Metal Frame Construction
In recent years, metal framing has become increasingly popular as a medium for scenic
construction. The use of welded steel or aluminum tubing allows scenery to be constructed
from materials that are smaller in cross section, more securely joined, and in some cases lighter
than traditional wood framing. This method has the added advantage of being very quick to
assemble using easily constructed jigs. Furthermore, there is actually more salvageable material
left from steel framing than from the wooden type. Metal framing from tubing is the only
logical approach to constructing some scenic units with open structures and odd angles.
The phrase metal framing could mean either aluminum or steel. There are advantages and
disadvantages to either product. Aluminum is much lighter than steel, but steel is considerably
stronger than aluminum, which has a tendency to crack and shatter. Welded steel square tube
is much less expensive than its extruded aluminum counterpart. Aluminum is more difficult
to weld than steel is, and requires special inert gas techniques that are more difficult to
produce. Aluminum framing is very popular with companies who build scenery for tours of
rock-and-roll shows because of its light weight, but they have almost unlimited financial
resources. Steel framing is much more popular with schools and smaller theatre companies.
© 2010 Elsevier Inc. All rights reserved.
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340 Illustrated Theatre Production Guide 2 ed
Square tube gets its name from the shape of the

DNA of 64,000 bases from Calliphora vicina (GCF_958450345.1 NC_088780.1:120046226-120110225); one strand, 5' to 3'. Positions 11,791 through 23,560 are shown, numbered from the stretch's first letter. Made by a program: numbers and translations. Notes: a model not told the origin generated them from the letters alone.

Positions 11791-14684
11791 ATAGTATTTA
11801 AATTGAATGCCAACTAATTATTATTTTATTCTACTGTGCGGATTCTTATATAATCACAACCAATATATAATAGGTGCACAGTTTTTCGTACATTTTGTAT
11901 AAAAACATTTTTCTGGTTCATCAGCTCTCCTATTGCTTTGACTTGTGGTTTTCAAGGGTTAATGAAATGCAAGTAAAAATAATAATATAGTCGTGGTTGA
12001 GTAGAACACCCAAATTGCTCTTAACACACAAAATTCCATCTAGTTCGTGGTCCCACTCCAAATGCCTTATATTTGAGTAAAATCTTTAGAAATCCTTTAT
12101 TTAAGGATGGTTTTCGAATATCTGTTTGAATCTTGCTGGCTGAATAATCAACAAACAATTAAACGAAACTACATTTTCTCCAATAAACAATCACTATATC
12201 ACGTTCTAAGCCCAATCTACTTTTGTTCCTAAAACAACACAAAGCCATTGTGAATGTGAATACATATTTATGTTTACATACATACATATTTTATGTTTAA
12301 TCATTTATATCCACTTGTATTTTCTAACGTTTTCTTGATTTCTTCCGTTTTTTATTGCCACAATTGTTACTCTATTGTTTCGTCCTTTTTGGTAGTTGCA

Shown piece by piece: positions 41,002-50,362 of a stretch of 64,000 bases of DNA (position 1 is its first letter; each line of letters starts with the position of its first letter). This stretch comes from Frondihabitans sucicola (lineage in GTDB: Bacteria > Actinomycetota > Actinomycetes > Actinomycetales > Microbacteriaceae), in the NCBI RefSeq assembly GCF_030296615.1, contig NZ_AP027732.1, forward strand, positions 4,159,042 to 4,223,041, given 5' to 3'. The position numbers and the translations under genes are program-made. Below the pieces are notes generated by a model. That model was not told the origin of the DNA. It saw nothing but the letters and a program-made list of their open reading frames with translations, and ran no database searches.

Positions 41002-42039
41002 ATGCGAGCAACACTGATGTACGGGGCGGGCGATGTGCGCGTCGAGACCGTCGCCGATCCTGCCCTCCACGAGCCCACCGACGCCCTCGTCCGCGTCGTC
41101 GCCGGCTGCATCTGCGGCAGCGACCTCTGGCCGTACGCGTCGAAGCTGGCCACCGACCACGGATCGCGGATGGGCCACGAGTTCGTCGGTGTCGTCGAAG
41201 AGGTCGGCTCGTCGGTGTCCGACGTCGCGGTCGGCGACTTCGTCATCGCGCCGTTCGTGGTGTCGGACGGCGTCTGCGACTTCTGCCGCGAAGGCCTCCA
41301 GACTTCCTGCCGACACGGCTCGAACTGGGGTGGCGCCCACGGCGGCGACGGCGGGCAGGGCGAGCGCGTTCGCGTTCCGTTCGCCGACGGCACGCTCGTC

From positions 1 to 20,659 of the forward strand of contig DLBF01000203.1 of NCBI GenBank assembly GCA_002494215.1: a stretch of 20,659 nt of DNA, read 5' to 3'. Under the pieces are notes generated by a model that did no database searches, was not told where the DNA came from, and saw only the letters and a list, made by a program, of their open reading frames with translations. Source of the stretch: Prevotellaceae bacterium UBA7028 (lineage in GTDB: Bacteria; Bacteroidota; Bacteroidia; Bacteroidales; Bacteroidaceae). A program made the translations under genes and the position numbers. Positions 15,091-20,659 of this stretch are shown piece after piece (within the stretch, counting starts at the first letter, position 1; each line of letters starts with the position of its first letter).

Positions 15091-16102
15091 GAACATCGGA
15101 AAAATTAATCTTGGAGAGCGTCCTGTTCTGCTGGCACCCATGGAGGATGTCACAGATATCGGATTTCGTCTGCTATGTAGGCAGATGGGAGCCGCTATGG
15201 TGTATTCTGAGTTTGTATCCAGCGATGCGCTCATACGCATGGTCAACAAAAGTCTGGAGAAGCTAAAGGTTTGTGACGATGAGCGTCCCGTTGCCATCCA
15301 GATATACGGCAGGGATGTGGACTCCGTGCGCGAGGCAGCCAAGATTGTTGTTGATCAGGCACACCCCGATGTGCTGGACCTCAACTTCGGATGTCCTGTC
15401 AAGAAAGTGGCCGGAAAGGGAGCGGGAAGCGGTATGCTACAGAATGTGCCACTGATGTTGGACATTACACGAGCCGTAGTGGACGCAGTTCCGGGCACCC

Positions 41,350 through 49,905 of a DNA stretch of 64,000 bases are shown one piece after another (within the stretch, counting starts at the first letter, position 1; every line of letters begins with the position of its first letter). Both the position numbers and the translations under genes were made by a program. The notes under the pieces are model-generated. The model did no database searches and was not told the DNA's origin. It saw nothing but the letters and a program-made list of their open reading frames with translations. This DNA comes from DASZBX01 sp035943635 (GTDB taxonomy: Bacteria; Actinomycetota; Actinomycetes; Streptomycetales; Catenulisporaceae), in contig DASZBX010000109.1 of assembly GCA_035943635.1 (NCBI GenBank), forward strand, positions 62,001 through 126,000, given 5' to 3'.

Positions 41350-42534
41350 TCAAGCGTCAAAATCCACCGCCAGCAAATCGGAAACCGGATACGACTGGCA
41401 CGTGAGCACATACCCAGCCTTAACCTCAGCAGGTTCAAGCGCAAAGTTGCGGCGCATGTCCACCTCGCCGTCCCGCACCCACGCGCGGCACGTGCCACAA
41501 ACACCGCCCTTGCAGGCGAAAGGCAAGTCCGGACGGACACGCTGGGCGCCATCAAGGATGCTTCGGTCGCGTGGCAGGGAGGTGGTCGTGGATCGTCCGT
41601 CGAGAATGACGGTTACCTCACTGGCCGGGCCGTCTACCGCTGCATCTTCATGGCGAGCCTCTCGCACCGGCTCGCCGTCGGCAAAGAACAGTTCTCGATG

cross section, which is, of course, square. It is quite often
the most useful shape, although tubing is also manufac-
tured in round or rectangular cross sections. Steel tube
is bent into shape from flat bars of metal, and as a result,
one side of it has a seam where the edges of the bar have
been welded together. This seam generally appears as a
slightly darker, sometimes bluish stripe.
Aluminum is extruded through a die in order to get
whatever particular shape is required. Cutting and
grinding steel framing requires the use of special metal-
working equipment, whereas the much softer alumi-
num can usually be cut and shaped with ordinary
woodworking tools. Welding aluminum requires a TIG
or MIG welder, whereas steel may be worked with an
ordinary arc welder, or even oxyacetylene.
This chapter is written with steel tubing in mind,
because it is more widely used, but there isnt that much
difference in the types of structures you can build with
either one.
Building the structural parts of a set from steel
square tube can actually be less expensive than using
wooden parts. The difference in price is due to the way
steel joints are welded together. The resulting connec-
tions are much stronger than any kind of wooden
joinery, and you can easily make angular shapes that are
much more difficult with wooden scenery. Less bracing
is required, so fewer running feet of material are needed
for steel structures than for traditional wooden methods.
Steel tubing is available in many sizes and cross
sections. A reasonably well-stocked supplier should have
square tube in a variety of sizes from half-inch to 4-inch.
Rectangular tubing is available in sizes like 1×2 inches,
1×3 inches, 2×3 inches, and so forth. Other useful
shapes are angle iron, which has two sides and is shaped
like an L, channel, which is U-shaped, flat bar, which is
one flat piece and round bar, which is a solid round
shape. Round tubing is hollow on the inside, which
makes it different from round bar. Round tubing and
steel pipe are not the same thing. Black steel pipe used
in plumbing is generally much thicker than the tubing
meant for welding structures. Even so, black steel pipe
is frequently used in constructing scenery.
When wooden scenery is struck, most nonstock
parts wind up in the trash, but with steel framing,
no part is too small to be recycled. Even small
scraps left over from cutting parts to length during
construction can be collected and recycled. So even
though it may seem counterintuitive, some messy
steel scenery can be greener than some wooden

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